I have another confession to make.
I like Jillian Michaels. Jillian is one of the trainers on The Biggest Loser and is currently producing her own show, Losing It. Controversial she may be, but she gets results.
On a recent episode of Losing It, Jillian said something that is also very apropos to violin study:
“You tell your body what you need it to do and it will do it. You have the capability. You have the potential….The only way to really fail is to give up.”
Being healthy is easy. We already know what to do. Unless you live in a cave, it’s hard to escape the constant droning from The People Who Know What Is Best For Us: Exercise! Eat Smaller Portions! More Veggies! Less Red Meat! No Empty Calories! Don’t Smoke! Find God! No Carbs! Low Carbs! Good Carbs! Moderation! Willpower! Yikes! We have way too many choices at our disposal, and way too many people getting rich off of our insecurities.
What our Keepers conveniently forget to mention is that, for many of us, the process is hard, no matter which one you choose. It’s hard to convince your body to do things that are good for it. It’s hard to give up (or moderate) steaks and Jack Daniels, chocolate chip cookies and tortilla chips with ranch dressing (ahem). Your body doesn’t naturally crave pain or stress, and it might even rebel for a couple of weeks, thinking you are depriving, starving or killing it. But if you don’t quit, it will eventually adjust and move up to the next level.
Likewise, violin playing is easy. Yes it is. I’ve heard many people — amateurs, parents, non-musicians, “music lovers” and violin teachers — comment on how difficult it is (or must be), but I disagree. Like with healthy living, it’s the process — the development of new habits and routines — that is hard. In order to make the product (the playing) easy, we break down the process into small, manageable bits. Even though our goal is to make all performance natural and effortless, experienced players can quickly forget how much work is involved, even if it doesn’t seem like work. After we’ve been playing for a while, we stop consciously thinking about all the individual commands that our body needs to learn in order to be successful. And our body adjusts and we move on to the next level as performers.
You tell your body what you need it to do. One thing I’ve learned from training is that I can do a lot more than I think I can. My body has the ability already to exceed what I’m asking it to do. We shortchange our ability and endurance, limit ourselves with the word “enough”: I’m not strong enough; I’m not thin enough; I’m not pretty enough; I’m not conditioned enough; I’m not smart enough. We think we’re being humble and self-effacing when we say things like that, but in reality we are telling ourselves that we are failures in a “nice” way.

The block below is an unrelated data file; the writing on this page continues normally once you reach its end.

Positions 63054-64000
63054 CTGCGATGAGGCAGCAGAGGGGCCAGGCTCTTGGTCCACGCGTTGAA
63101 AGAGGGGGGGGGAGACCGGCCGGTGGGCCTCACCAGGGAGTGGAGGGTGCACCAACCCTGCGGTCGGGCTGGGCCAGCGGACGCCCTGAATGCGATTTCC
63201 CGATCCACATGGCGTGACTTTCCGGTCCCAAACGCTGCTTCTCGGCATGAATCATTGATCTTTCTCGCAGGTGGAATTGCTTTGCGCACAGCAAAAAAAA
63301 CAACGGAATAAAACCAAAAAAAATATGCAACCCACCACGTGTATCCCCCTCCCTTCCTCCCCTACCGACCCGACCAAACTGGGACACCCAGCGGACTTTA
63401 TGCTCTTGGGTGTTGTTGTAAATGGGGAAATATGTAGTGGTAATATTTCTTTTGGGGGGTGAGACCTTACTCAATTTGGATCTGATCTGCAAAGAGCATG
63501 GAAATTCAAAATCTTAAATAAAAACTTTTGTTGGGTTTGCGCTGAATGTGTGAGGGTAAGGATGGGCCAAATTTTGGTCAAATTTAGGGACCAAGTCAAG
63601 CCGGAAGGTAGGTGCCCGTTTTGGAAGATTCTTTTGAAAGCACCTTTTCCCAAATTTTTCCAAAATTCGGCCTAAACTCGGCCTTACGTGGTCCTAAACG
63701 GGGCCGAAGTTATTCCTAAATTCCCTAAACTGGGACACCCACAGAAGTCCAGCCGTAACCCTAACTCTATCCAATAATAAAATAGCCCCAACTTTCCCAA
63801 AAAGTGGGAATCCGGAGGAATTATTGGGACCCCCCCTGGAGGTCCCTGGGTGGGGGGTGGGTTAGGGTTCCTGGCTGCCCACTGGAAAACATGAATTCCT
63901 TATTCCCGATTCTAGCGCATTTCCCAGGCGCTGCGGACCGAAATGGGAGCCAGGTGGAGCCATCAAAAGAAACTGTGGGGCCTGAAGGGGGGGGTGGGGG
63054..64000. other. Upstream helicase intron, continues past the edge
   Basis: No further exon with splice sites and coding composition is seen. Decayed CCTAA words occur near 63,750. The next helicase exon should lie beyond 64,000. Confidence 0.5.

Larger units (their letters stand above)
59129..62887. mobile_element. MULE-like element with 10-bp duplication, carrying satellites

The same is true with practicing. You tell your left hand and right hand what you need them to do. It really is as simple as that. They have no other choice but to respond. Your hands have the same ability as Itzhak Perlman’s. He doesn’t have some magical formula that makes him play better than the rest of us mortals. He doesn’t wave a magic wand, have a fairy godmother, or yell “Ala-ka-zam” at the top of his lungs. He doesn’t expect someone else to do the work for him. He learned how to do it the same way you do: by mastering the process.
And it will do it. As long as you focus on the act of doing, your body will reward you. If you tell your ring finger to plop down on the third finger tape, with the inside corner of the tip contacting the tape and with a nice relaxed base knuckle, your finger better do what it was told, or there is something wired wrong in your brain. If you tell your bow to seat on the string and travel steadily for four metronome clicks, it better do it because that is how your brain is wired. It may not be pretty or graceful. It may feel awkward. It may look strange. But your body will do what you tell it do, regardless of whether you are in the gym or the practice room.
You have the capability. You have the potential. Same principle, different phrasing. Your body already has both the capacity to do the work, and the potential to learn to work more efficiently. Exercise is simply training your body to use its resources in the most efficient manner possible. Violin practice involves training your body to execute commands in the most efficient musical way possible. The bow may travel for four clicks, but the steady part might take a few tries before it actually sounds even and your arm doesn’t shake from the effort to control the stroke. Your ring finger might not land with absolute precision every time at first, but working it slowly and with attention will improve its accuracy and efficiency.
The only way the really fail is to give up. Much of the drama on Biggest Loser and Losing It arises from emotional blocks and walls that were created by giving up. The ongoing plot in these shows, aside from the incredible amount of weight loss, is seeing the contestants re-engage with themselves and morph into new people, emerging triumphantly from the rubble of the emotional destruction.
Practice fail occurs when we settle for “good enough”, instead of continuing to review and refine both our commands and our execution. When you give up, you stall out where you’re at. You create your own walls. And they can be really hard to break down.
Sometimes it is difficult and painful to work through issues, to push through to the next level. The easy path would be to give up and pretend that everything is OK. But in the end, you will be a better person and a better violinist for having had the courage and perseverance to lose the excuses.